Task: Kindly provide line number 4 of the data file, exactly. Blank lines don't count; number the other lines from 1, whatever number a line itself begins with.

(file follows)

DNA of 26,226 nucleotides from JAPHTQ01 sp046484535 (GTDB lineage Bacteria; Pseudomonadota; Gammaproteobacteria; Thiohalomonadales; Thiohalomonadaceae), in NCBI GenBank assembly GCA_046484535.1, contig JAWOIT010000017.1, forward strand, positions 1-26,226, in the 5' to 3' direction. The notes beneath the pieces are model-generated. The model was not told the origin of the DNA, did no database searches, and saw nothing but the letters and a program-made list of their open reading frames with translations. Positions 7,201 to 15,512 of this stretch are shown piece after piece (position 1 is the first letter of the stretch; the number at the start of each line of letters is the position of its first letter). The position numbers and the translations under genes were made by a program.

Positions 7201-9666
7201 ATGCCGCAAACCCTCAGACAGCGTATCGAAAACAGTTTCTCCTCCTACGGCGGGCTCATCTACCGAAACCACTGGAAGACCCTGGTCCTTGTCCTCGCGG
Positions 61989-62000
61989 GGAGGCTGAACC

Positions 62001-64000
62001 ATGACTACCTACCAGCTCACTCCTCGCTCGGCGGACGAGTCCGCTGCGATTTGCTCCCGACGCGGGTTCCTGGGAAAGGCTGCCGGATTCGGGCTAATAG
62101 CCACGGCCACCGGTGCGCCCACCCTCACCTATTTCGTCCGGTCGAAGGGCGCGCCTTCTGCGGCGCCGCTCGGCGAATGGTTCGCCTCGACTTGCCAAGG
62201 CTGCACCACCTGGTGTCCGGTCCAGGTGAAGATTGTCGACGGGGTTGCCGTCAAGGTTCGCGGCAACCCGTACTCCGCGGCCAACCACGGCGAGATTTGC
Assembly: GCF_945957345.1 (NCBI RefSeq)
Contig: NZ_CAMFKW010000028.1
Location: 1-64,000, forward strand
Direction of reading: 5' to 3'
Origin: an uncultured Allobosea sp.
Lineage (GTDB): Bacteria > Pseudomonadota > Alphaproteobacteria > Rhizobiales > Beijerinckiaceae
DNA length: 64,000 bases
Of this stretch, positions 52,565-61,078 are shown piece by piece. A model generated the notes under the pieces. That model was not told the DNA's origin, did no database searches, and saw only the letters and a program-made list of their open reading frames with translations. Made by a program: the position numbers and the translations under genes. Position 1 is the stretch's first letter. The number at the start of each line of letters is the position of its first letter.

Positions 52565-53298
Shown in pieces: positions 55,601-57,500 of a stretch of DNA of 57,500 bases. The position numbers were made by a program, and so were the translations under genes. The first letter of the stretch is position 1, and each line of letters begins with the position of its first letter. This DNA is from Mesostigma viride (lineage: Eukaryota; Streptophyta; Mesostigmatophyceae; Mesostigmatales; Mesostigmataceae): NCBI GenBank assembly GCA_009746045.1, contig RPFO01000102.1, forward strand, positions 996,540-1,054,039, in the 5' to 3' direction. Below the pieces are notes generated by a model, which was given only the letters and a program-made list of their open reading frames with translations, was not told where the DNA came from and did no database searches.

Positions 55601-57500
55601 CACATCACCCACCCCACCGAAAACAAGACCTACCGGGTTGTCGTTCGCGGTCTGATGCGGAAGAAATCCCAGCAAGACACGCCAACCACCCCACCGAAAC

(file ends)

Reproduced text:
Positions 61989-62000